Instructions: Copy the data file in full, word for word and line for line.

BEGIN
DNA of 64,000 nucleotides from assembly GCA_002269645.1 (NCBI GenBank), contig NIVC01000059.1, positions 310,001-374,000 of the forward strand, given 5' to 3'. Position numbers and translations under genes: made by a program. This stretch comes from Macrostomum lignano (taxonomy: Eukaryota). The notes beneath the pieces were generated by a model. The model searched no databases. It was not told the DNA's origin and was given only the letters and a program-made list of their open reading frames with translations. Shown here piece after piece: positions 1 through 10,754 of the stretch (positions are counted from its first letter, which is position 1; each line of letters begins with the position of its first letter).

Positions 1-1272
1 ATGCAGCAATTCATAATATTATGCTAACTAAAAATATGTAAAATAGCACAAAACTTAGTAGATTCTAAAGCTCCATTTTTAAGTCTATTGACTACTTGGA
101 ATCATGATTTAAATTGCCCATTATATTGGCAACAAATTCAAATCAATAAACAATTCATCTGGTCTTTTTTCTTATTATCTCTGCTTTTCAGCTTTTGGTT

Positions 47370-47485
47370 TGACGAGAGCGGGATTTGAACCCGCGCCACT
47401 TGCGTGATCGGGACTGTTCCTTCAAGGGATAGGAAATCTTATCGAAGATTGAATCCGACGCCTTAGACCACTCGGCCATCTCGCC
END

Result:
DNA of 64,000 nucleotides from assembly GCA_002269645.1 (NCBI GenBank), contig NIVC01000059.1, positions 310,001-374,000 of the forward strand, given 5' to 3'. Position numbers and translations under genes: made by a program. This stretch comes from Macrostomum lignano (taxonomy: Eukaryota). The notes beneath the pieces were generated by a model. The model searched no databases. It was not told the DNA's origin and was given only the letters and a program-made list of their open reading frames with translations. Shown here piece after piece: positions 1 through 10,754 of the stretch (positions are counted from its first letter, which is position 1; each line of letters begins with the position of its first letter).

Positions 1-1272
1 ATGCAGCAATTCATAATATTATGCTAACTAAAAATATGTAAAATAGCACAAAACTTAGTAGATTCTAAAGCTCCATTTTTAAGTCTATTGACTACTTGGA
101 ATCATGATTTAAATTGCCCATTATATTGGCAACAAATTCAAATCAATAAACAATTCATCTGGTCTTTTTTCTTATTATCTCTGCTTTTCAGCTTTTGGTT

Positions 47370-47485
47370 TGACGAGAGCGGGATTTGAACCCGCGCCACT
47401 TGCGTGATCGGGACTGTTCCTTCAAGGGATAGGAAATCTTATCGAAGATTGAATCCGACGCCTTAGACCACTCGGCCATCTCGCC